The amendments to the International Convention for the Safety of Life at Sea (SOLAS) Chapter VI, Part A, Regulation 2 — Cargo information, effective July 1, 2016, requires shippers to verify the gross mass of a container prior to loading it onto a ship.
With only five months left to comply, there are still a few in the industry asking who is ultimately responsible for determining the Verified container Gross Mass (VGM).
The immediate answer was that the port is where the weighing and weight verification should occur, since it is the last stop. However, this is already far too late in the supply chain, will possibly cause bottleneck at the port, and is not aligned with the mantra of this legislation. Safety does not only apply to the voyage but also during transport on roads.
The responsibility ultimately lies on the shipper. They bear the responsibility of obtaining the Verified Container Gross Mass and forwarding this information to relevant parties.
Ports and ship masters can only plan safely according to figures and documentation supplied to them. This means that ports do not need to prepare for the IMO/SOLAS container weight verification law; their important part, in relation to the legislation, is ensuring the proper stowage plan based on container weight information.
“As early as now, it is valuable for shippers to select the best suitable weighing solution that they can stick with for the long-term.”
Container Weighing: Who is Ultimately Responsible for Verified Gross Mass?
Who is the shipper?
The term shipper is used to refer to a legal entity or person indicated on the bill of lading or sea waybill or its equivalent transport document as ‘shipper’ and/or who (or on whose behalf or in whose name) the contract of the carriage has been concluded with indicated shipping company.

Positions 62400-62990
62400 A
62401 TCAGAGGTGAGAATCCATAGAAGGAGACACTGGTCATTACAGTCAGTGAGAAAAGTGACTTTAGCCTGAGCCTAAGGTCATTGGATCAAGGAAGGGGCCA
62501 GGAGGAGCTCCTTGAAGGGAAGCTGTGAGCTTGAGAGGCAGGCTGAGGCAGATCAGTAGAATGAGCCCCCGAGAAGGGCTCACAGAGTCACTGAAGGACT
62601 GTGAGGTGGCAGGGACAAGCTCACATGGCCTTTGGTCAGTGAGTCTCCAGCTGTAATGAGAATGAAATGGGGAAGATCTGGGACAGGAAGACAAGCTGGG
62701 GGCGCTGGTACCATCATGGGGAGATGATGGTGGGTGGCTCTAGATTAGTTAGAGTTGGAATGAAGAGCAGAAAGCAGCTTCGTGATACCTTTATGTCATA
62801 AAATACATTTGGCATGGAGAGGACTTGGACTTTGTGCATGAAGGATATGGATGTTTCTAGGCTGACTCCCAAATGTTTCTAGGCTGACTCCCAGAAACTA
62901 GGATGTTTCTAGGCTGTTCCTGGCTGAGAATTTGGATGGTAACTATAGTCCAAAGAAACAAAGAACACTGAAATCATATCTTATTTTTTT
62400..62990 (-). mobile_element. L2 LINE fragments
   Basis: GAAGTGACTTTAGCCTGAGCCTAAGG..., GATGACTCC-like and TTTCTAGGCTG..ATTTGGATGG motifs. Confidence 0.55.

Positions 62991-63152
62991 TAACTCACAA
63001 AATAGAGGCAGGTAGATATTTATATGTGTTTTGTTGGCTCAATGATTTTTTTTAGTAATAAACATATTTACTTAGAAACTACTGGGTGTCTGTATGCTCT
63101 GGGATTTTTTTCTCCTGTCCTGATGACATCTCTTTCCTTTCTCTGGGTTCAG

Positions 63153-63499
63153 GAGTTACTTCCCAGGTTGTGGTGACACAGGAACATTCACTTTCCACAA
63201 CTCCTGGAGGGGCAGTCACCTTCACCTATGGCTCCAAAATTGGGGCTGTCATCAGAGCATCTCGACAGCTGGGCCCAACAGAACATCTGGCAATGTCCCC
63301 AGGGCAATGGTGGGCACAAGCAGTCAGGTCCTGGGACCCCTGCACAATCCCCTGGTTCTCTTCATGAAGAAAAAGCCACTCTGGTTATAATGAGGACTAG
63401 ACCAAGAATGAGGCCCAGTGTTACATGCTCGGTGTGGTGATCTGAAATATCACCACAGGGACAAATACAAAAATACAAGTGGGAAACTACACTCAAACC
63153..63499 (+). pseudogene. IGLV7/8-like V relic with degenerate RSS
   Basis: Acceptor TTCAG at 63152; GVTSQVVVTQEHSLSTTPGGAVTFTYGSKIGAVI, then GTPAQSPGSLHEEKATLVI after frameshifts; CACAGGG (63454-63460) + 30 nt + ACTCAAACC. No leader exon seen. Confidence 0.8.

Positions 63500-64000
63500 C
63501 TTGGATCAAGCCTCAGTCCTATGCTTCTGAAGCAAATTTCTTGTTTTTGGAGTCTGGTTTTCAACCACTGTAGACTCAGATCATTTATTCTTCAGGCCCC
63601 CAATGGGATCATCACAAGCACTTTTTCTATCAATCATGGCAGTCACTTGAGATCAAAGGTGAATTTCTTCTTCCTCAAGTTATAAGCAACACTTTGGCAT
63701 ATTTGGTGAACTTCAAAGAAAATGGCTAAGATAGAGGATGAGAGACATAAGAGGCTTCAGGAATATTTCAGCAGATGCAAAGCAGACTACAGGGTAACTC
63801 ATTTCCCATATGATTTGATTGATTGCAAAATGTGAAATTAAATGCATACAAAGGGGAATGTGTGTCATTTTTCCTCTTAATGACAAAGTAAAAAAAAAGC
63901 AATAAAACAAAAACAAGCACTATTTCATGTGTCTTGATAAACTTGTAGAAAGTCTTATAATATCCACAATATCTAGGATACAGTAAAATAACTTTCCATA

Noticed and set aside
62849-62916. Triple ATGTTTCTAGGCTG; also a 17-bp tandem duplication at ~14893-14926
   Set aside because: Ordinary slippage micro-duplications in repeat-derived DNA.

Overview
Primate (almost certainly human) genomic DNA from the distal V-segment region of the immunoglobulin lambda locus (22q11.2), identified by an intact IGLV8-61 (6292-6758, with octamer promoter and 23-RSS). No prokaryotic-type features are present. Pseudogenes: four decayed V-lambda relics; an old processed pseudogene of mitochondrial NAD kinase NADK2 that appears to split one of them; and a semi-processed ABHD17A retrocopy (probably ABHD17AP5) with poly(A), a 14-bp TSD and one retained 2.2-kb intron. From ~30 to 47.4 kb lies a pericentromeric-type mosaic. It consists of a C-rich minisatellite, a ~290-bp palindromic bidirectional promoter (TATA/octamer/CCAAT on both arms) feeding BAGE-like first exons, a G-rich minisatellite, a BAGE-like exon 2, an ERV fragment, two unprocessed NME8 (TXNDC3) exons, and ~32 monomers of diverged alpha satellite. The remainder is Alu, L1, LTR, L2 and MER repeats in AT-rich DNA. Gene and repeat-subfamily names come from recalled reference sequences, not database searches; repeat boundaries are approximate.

In simpler terms, the shipper is the sender of the goods, regardless of whether or not someone else moves the freight on their behalf.
Which countries are affected by this legislation?
All contracting states, including countries such as Australia, United States, the United Kingdom, China, Japan, France, Russia, Germany, India, and Saudi Arabia, are bound to comply. The complete list of SOLAS signatories can be found here.
How can the shipper obtain and declare a Verified Container Gross Mass?
It is worth iterating that the SOLAS legislation will not allow any form of estimation of container weight, and failure to provide a verified container weight will prevent containers from being loaded onto the ship.
Each container weighing option has its own set of costs, advantages, and disadvantages, which makes it valuable for shippers to, as early as now, select the best suitable weighing solution that they can stick to for the long-term.
The safest and most practical option is one that enables the shipper to weigh and resolve container weight issues while it is still at the point of packing. Solutions like this include:
- On-demand 3rd party container weighing service provider with approved, calibrated equipment that can weigh laden containers onsite (Method 1 Option)
- Container loader that can weigh all items for loading in a single shot (Method 2 Option)
What happens if the shipper does not get the container weight verified?
“Without the provision of the packed container’s verified gross mass from the shipper with sufficient time to create the ship storage plan, the container will not be loaded onto the ship — with the exception of the master or the terminal representative being able to obtain the verified weight through other approved means.”
The port acts as the gatekeeper between unverified containers and the vessel. No verified container gross mass means no loading of the container onto the ship. This is never an ideal scenario.
With the July 1, 2016 fast approaching, we must ensure that those held responsible by this legislation, the shippers, have the necessary tools and knowledge so that obtaining a Verified Container Gross Mass for their freight is simple, smooth, and non-disruptive.
Using Method 1? Find out your Method 1 options here:
Or using Method 2? Explore container weighing options here:
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